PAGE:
It' may be a strange combination for some people to work out - but through circumstance every time I appear on stage in my duo Omoyele we are normally accompanied by a professional sign language interpreter to express and interpret our music for the partially hearing / deaf community. When I first picked up at a guitar at 15 years of age, and held ambitions of entertaining people in some way, to suggest that I would be involved in an act that caters for the deaf community is something, would of resulted in one of my very confused faces. I am sure of that

Ok, so lets fast forward to when I am 23, At this stage I had probably become a self taught competent guitarist - but what I would call a  ' bedroom guitarist ' - I had never played on a stage by this point or in an act, In fact my only attempt at a gig in public to date, was when I was on a ( I could do no wrong kind of date - trust me these have a rare occurrence  ) with a girl I worked with at the time, we found ourselves in an empty ' old mans ' pub with a couple of rather drunk older gentlemen. These guys were rather friendly and very jolly ( we did not know them by the way ) - and were armed with an untuned acoustic guitar, and they were not afraid to use it. They had their own mini karaoke / open mic show on the go for the few customers in that bar. Maybe that it is why their were not any customers?. Anyway, It was quite enjoyable as it did kind of give the night some character. Then it was suggested , as I remember by the date ( who remember I could do no wrong by ) to play myself - When the drunk guys got wind of this - the guitar was thrust upon me .................

............20 mins later of instrumental indulgence.......

..........I blew them away of course. They took it on the chin and my first gig was a roaring success. I had a groupee for sure and my ego was blazing. Maybe I am spinning the yarn a little - but  it was a taste of performing for me, for what I see now as for ......a very observant audience. I had a ball !!!! ...... showing off and all an audience of three

 Anyway I think I forwarding to 23 ( and then jumped back to 21 ). So lets get back on track. I'm 23 and now at Univeristy - guitaring is not on mind - an animation degree and meeting a girl is however. Here I will revert to bullet points so save you all another massive ramble ....

  • I meet a girl
  • she is nice
  • she sings in my ear 
  • oh my god she's good !
  • better than most
  • she becomes my gf
  • I play her lots of music I have written
  • We write songs
  • It kind of works
  • we start gigging
  • we cant get gigs at our own University student Union bar- because the entertainment policy is zero 
  • we run them ourselves ( so we can play to our friends ) 
  • we do a good job of that
  • we become live music promoters at our Uni

So yes , hope the bullet points were helpful - trust me we saved time x
So now we are ' In house' promoters at the Student Union bar. A nice big room with lots of students to entertain, We did a a great job of turning their Sat nights around. So we went from getting paid 20 quid in beer vouchers ( beer was £1 a pint and I drank most of the vouchers ) to £100 a night ( per week ) between us. This was a better deal for Omoyele of course. I wasn't allowed to drink her half of the winnings any more! Well anyway, we got  total freedom to book who we wanted and just got on with it, I certainly fell into  promoting quite quickly. Hence, I still have my hand in it now. We were full of bright little ideas and always looking to get interesting acts if we could, or do something different, Then Omoyele had an idea..........I will be honest.... I wasn't keen on .........and wasn't sure about at all. .....slightly out of my comfort I didn't quite understand the point for a start .........but I soon did as it took over my life for a while.......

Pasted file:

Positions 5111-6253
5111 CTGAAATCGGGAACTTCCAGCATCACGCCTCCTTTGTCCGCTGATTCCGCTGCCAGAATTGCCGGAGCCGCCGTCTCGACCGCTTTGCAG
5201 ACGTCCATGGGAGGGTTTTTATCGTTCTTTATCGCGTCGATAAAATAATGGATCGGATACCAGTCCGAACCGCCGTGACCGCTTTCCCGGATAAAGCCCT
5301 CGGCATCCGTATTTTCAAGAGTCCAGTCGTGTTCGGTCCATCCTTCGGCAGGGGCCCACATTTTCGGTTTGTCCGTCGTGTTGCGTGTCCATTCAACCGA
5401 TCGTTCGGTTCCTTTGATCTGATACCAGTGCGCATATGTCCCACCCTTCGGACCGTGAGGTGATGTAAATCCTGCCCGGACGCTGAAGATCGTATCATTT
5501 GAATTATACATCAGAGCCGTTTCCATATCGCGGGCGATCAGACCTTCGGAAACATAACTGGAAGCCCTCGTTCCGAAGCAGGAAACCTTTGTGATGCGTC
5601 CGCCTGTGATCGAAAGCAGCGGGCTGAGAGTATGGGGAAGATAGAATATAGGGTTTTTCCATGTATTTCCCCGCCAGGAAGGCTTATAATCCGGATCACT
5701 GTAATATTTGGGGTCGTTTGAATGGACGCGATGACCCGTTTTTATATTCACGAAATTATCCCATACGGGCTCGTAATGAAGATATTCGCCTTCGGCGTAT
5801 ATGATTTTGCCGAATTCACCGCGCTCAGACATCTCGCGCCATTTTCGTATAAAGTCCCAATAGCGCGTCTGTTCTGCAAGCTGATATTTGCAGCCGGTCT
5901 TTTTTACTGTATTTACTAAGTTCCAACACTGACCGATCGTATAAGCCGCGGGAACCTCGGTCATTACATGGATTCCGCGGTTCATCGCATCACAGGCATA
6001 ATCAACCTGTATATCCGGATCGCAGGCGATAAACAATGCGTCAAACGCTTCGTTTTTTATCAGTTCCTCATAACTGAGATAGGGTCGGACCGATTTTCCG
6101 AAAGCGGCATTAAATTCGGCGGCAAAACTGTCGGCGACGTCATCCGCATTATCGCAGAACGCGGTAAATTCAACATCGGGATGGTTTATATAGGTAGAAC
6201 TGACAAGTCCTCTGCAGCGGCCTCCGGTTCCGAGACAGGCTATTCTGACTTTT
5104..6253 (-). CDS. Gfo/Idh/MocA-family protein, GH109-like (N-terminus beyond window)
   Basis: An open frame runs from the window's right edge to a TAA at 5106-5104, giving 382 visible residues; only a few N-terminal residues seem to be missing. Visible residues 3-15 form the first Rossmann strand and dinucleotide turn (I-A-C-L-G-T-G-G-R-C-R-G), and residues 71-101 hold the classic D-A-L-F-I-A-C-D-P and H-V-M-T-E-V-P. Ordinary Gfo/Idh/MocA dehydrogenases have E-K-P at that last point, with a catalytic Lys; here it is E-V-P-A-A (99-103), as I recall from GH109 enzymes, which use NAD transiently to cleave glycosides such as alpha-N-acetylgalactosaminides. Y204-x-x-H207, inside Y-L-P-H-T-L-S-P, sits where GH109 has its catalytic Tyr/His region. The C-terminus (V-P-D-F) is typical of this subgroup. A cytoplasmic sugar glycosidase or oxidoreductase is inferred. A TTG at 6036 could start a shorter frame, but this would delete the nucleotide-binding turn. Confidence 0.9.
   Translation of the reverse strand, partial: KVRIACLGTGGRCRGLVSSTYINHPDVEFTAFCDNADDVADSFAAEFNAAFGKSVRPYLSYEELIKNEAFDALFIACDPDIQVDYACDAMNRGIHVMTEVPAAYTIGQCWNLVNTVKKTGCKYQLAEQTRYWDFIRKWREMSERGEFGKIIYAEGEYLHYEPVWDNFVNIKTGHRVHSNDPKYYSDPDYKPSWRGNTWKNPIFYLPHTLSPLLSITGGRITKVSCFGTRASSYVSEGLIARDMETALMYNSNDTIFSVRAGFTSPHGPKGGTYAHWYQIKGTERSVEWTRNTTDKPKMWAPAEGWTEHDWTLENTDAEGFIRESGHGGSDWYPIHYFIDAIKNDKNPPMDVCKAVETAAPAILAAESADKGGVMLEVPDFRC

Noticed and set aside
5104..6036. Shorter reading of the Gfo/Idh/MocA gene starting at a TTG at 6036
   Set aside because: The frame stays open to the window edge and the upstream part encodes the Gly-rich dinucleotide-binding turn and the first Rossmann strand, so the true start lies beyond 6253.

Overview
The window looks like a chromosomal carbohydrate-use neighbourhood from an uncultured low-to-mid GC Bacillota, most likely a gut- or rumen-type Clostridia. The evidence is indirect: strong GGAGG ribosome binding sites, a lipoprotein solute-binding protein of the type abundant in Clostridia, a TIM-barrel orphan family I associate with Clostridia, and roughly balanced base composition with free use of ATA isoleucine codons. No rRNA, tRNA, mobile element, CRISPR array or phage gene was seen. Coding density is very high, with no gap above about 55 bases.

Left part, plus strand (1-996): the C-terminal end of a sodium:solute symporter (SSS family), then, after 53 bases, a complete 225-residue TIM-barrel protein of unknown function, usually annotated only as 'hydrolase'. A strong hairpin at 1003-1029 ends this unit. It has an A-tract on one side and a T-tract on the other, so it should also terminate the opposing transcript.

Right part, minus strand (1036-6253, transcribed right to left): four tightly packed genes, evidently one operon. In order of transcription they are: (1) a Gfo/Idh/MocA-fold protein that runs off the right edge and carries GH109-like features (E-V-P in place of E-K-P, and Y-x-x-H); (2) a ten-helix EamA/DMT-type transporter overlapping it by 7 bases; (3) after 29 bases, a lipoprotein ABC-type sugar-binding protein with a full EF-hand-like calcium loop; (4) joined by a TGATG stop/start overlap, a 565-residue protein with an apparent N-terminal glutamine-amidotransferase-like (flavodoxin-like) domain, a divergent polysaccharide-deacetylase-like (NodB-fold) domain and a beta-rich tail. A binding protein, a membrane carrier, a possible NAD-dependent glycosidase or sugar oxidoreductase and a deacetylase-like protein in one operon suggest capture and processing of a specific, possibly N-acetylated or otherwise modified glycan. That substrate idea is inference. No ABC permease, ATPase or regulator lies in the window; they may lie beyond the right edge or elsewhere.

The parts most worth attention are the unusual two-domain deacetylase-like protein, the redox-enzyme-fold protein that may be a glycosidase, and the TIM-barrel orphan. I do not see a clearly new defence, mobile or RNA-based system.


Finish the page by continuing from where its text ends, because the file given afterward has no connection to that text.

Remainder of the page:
As i said, I was studying animation - however Omoyele was studying BSL ( British sign language ) to become ( what she is now ) a sign language interpreter. At our Uni this was a popular course - maybe one of the best in the country for this type degree - ( is that rare for Wolverhampton Uni ) and as well as hosting lots of people studying BSL and Deaf Studies it is also a hub for the Deaf Community. With  a lot of partially hearing / Deaf people studying here. Omoyele wanted us to run a full acoustic gig ( lots of acts ) , where the whole night was signed by interpreters. Obviously this was a night that was designed to include this community in a music event that they too could enjoy. It took me a little while to see it clearly - but then I thought yes why not, It's different to the norm....its for a new audience....actually by now I am getting quite excited.......and my gf ( and co-promoter ) at the time was so passionate about it....hell yes .....why not.

So ......we did it .....

It was nightmare to organise.....we lost sleep.....people let us down.....I had no idea it would be such a mission to put on this show.......

First of all we had  to sort out a line up, Here, I instantly went to my Manchester and northern contacts who I guessed would be up for and get excited about doing something different. When we started booking for the University we booked people we knew - local acts we had met and befriended - but to keep things fresh I did alot of networking in the early days - to get acts from around the country. As we had a big audience at the Uni it was more about keeping the acts fresh than just booking local acts.  I had built up a good relationship with a northern songwriter / promoter Darren Poyzer who in turn  would come down to Wolverhampton with a mini army of singer song writers he knew from Manchester and Oldam etc . And to be fair, Great guys - all of  them, and good acts too.. So we offered it to them. They agreed and were excited.. The line up was our act Omoyele / Darren Poyzer and few acts from Manchester and another local act from Wolves..........Job done as far as I was concerned - make a few posters - spread the word ( didnt have face book back then ) ....yes job done ......................................not a chance